The other shoe to drop here is that mitigating security issues that result from CPU performance improvements is going to result in performance degradation. We currently don’t have solid numbers on how much, but the hair-on-fire folks on Twitter are currently running around screaming about 30% performance hits. That sounds a bit extreme to us, so we’ll continue looking for more solid numbers on performance impacts. Conversely, the researchers behind KAISER claim only a 0.28% performance impact. Maybe someone got mixed up and moved the decimal two places to the right?

What’s affected?

Meltdown is currently believed to only impact Intel chips, whereas Spectre’s impact affects AMD and ARM chips as well. This broadens the collective impact to cover most servers, PCs, desktops, laptops, tablets, phones and other devices containing these general-purpose CPUs. Some software patches address Spectre by degrading the precision of high-resolution timers. In other words, software patches can make it more difficult to succeed with the Spectre technique.

Note, however, that researchers say that there’s still a lot of work to do in this area of research. This is the introduction to Microarchitectural vulnerabilities, so we might see further research that’s able to exploit Meltdown on non-Intel CPUs, for example.

What are the attack vectors and prerequisites?

Generally, it’s necessary to have access to a system as a prerequisite before Spectre or Meltdown could be leveraged. However, the researchers have written JavaScript POC code for Spectre and suggest that JavaScript would work for Meltdown if paired with a browser bug that allowed direct code access. Generally, Meltdown requires direct arbitrary code execution on a system, while it seems that Spectre can be exploited reliably by remote JavaScript.

How reliable and exploitable is it?

Meltdown is said to be fairly easy to exploit, but is also easier to mitigate. The KAISER patch had already been formulated as a defense for different attacks against ASLR and coincidentally addressed Meltdown as well. It does nothing to mitigate Spectre, however, though the silver lining is that Spectre is also more difficult to exploit usefully.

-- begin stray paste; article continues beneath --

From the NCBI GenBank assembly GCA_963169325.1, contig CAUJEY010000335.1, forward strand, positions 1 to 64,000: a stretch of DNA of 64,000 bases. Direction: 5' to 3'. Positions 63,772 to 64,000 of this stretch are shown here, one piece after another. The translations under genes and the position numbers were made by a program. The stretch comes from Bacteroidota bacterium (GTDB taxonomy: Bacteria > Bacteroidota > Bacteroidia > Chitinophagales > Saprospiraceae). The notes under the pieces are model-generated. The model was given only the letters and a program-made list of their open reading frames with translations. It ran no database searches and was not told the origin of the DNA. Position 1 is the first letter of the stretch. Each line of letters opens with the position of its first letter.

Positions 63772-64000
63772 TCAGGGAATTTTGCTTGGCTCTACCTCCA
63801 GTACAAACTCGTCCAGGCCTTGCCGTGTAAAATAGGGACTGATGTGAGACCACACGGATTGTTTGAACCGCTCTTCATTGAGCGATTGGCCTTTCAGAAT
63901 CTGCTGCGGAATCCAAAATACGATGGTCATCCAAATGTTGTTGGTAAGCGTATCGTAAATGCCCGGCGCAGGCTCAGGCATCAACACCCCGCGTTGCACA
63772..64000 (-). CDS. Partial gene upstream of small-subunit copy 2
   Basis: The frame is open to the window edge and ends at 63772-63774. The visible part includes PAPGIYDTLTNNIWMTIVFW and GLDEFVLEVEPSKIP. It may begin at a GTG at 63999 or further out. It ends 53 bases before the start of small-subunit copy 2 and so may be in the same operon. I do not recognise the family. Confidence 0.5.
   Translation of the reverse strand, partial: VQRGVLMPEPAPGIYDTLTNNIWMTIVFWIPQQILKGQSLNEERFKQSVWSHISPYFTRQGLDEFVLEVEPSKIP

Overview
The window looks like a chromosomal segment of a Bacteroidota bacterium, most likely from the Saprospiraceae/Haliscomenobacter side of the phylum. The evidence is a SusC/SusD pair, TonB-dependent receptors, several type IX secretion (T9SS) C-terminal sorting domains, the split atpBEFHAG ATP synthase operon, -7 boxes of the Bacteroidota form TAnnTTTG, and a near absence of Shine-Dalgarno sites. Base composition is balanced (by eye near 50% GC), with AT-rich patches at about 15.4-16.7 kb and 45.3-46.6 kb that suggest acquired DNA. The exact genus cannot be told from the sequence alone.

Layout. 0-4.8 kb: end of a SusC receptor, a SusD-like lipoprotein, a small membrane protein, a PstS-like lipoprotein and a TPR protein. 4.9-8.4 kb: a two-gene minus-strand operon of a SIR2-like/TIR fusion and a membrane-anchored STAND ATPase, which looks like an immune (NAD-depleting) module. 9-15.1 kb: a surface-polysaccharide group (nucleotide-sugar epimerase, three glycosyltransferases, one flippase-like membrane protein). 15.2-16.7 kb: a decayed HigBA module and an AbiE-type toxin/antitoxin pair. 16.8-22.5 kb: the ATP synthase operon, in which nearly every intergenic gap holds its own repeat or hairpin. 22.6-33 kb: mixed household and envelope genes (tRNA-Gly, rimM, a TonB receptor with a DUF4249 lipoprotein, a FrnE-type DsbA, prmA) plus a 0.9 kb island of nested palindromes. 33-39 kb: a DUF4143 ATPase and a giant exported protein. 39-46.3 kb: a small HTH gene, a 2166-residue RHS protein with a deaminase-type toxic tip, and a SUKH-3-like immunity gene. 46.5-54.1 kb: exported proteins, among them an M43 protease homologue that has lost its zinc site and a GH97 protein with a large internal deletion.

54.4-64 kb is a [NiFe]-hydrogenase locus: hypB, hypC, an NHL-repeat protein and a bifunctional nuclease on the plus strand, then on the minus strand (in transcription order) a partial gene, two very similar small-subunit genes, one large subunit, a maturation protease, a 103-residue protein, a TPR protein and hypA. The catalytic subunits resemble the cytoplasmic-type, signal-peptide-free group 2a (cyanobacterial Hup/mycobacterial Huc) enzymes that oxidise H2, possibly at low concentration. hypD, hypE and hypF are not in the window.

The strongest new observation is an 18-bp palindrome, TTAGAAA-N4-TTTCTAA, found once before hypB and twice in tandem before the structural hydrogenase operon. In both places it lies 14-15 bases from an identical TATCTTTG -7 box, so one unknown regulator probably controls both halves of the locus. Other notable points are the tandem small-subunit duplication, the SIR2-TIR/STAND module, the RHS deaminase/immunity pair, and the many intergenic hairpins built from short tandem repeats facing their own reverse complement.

Proofs of concept exist and are generally available. Searching Github for the CVE numbers or names of the vulnerabilities will get you some sample code.

Currently, the worst-case scenario is that malicious JavaScript on a website may be able to exploit either of these issues. We’ll continue to monitor researchers’ findings and are working to create our own JavaScript proofs-of-concept to see how dangerous these flaws are to general computing scenarios, like simply visiting a website.

What’s the fix?

For Meltdown, the fix is software patches — a multitude of which have already been released. Many more are currently in development, including some coming from Intel directly. Like KRACK and Blueborne, this is an issue that affects many devices and platforms. The official site for this issue has links to responses from most of the big vendors at the bottom of the main page. It’s not just operating systems issuing patches either: the major browsers are issuing updates, Intel is working on firmware updates and there’s likely a lot of embedded and proprietary systems that will issue updates.

Microsoft has a PowerShell module that will help check to see if mitigations are in place, as well as additional guidance for administrators.

Install:PS > Install-Module SpeculationControl

Then run:PS > Get-SpeculationControlSettings

What is the fix going to break?

On all systems receiving patches for Meltdown, there will be an associated performance impact. You can’t really mitigate a security issue related to performance optimizations without undermining those optimizations. Phoronix, a website dedicated to Linux-related articles on hardware, performance and benchmarking has several pieces on this impact, with results that vary by use case. For example, gaming performance doesn’t seem to be impacted, but server workloads suffered considerably in many cases.